Tens of thousands of migratory birds spotted on RAK shores

Great cormorants migrant to the relatively warmer climes of the UAE from the big chill of the frozen seas

Image Credit: Supplied
Thousands of great cormorants spotted on the beach in Ras Al Khaimah, 45 minutes north of Dubai.

Ras Al Khaimah: Thousands of  migratory birds have been spotted in the coastline of Ras Al Khaimah recently.

The great cormorant, from species “Phalacrocorax carbo”, landed from the acute chill of the frozen seas to comparatively warmer waters of the Arabian Gulf in search of food and comfort, according to an expert.

Dr. Saif Al Ghais, Executive Director of Ras Al Khaimah’s Environment Protection and Development Authority, said during the winter migration period, the UAE has always featured as a stopover for thousands of birds  due  to the warm climate it offers.

The great cormorant is a large black bird, but there is a wide variation in size in the species wide range. It feeds on the sea.

The birds migrate in winter along any coast that is well-supplied with fish. They breed mainly on coasts, nesting on cliffs or in trees (which are eventually killed by the droppings), but also increasingly inland. 

Bird watching in the UAE helps boost tourism, with "birders" travelling specifically to 'twitch' birds — a birding term for spotting a bird already seen by others.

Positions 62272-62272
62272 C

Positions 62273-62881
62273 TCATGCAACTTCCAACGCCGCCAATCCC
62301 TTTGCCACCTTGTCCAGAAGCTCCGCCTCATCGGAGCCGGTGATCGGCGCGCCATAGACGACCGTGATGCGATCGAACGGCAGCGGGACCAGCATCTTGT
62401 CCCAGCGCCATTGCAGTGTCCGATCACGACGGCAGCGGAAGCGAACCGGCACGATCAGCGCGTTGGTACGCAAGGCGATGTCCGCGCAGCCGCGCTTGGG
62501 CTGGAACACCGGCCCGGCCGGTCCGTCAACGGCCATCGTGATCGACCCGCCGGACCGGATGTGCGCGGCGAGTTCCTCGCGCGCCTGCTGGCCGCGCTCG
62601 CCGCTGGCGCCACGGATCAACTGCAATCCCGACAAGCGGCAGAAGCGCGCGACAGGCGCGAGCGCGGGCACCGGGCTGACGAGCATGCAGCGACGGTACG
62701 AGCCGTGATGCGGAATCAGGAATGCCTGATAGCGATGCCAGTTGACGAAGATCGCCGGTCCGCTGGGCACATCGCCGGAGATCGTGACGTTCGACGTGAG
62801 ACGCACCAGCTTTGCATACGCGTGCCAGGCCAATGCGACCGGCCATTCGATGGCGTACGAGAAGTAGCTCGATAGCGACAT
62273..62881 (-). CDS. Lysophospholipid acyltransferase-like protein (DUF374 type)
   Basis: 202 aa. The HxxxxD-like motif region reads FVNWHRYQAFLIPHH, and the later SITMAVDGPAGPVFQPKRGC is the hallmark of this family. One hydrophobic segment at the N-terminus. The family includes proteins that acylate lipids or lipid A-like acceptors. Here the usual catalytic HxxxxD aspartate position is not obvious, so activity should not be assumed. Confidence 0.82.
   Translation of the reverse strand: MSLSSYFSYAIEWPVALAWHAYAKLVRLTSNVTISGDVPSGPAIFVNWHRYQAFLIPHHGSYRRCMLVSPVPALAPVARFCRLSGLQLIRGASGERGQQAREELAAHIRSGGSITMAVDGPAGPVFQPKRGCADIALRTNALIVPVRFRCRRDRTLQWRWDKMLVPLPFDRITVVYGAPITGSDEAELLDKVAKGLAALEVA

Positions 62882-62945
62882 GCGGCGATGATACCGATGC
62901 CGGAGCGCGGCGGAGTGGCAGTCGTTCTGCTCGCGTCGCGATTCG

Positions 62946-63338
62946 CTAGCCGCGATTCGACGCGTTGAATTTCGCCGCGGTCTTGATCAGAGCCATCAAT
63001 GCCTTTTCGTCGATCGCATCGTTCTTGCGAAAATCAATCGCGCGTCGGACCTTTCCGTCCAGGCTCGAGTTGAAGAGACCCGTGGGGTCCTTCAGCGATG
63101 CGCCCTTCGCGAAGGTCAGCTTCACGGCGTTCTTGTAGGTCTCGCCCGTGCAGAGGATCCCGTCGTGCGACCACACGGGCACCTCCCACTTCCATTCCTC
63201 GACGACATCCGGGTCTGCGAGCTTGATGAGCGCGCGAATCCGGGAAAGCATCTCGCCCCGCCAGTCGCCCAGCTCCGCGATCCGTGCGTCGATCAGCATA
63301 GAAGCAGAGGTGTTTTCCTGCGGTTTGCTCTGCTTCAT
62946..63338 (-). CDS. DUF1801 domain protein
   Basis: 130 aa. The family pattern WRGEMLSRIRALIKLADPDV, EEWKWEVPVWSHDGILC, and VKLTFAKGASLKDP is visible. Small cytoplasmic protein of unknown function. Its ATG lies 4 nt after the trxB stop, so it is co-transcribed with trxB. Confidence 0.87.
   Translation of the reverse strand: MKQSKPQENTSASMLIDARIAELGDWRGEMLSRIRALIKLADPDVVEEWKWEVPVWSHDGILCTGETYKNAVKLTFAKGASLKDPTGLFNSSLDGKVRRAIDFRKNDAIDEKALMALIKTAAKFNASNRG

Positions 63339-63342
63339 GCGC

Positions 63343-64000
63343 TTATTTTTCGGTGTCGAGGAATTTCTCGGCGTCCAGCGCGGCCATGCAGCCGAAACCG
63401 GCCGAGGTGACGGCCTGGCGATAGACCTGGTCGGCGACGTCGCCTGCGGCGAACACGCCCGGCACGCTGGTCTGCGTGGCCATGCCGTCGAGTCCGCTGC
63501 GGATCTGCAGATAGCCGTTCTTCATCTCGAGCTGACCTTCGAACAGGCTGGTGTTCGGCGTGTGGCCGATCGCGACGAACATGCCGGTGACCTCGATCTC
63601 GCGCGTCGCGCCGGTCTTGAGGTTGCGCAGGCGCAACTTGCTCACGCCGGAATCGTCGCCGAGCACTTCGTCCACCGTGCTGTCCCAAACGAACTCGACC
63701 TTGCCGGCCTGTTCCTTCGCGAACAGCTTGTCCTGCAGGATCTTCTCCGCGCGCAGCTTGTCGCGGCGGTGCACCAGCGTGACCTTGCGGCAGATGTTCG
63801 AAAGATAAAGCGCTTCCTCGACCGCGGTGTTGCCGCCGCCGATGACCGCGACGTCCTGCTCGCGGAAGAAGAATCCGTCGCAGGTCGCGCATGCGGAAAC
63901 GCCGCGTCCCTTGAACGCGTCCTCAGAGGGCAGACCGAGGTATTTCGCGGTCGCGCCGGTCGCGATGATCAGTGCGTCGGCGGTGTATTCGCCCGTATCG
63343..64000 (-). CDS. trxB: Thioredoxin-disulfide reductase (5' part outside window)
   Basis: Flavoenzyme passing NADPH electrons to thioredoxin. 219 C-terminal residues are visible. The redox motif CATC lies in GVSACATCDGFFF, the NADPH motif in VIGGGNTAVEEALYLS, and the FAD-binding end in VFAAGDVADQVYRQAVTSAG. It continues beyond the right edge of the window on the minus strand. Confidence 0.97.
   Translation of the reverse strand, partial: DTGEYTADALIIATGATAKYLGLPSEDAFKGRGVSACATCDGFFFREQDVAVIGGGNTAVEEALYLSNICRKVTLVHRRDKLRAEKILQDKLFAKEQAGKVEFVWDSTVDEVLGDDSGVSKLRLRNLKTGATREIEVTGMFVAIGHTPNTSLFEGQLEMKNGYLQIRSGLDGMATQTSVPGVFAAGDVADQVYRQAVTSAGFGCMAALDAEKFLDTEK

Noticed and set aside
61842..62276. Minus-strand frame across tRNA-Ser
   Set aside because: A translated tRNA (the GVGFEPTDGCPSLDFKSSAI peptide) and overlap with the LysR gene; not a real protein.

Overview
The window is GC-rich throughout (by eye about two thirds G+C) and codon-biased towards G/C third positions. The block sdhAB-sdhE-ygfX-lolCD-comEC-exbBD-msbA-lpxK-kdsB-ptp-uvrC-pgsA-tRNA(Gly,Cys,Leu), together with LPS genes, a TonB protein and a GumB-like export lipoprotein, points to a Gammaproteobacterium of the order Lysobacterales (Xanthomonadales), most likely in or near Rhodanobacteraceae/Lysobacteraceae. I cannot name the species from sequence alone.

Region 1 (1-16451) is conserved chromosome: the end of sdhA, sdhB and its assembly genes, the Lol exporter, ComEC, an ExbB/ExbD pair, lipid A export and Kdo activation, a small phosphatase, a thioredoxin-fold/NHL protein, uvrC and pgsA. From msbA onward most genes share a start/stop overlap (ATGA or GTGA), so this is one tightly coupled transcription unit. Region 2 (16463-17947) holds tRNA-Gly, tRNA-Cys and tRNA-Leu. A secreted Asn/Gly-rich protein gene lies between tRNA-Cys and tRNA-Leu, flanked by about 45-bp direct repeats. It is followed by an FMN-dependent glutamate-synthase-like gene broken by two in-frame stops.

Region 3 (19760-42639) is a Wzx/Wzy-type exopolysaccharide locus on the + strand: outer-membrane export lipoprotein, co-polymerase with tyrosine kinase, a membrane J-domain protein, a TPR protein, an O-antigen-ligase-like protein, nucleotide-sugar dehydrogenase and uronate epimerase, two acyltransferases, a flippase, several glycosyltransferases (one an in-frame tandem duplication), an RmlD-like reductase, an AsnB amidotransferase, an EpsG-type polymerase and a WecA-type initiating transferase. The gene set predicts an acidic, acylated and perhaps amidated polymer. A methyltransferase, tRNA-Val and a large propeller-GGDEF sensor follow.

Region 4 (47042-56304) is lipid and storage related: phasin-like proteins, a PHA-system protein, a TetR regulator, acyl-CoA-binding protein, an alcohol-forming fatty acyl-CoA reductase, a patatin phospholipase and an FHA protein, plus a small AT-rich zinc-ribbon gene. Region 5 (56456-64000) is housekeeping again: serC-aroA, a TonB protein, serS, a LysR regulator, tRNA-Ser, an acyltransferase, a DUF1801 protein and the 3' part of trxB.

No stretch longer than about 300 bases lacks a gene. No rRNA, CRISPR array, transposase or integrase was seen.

The Khor Al Beida in Ras Al Khaimah, where mangroves provide the perfect resting place for waders to feed and spend the winter, hosts more than 140 species of birds.

Birds like Crab Plovers, a big black and white wader or shorebird, is frequently seen there. Another birder recently spotted a Red Knot, which breeds in Siberia and has only been recorded a few times in the UAE.  


Great cormorants

  • The great cormorant can dive to considerable depths, but often feeds in shallow water.
     
  • Female lay three to five pale, blue-green eggs, becoming nest-stained. 
     
  • Incubation is by both sexes, and typically lasts 28-31 days.
     
  • Both parents feed young, by regurgitation and first flight is about 50 days.
     
  • The young may return to nest to be fed for another 40-50 days.
     
  • Three or four eggs are laid in a nest of seaweed or twigs.
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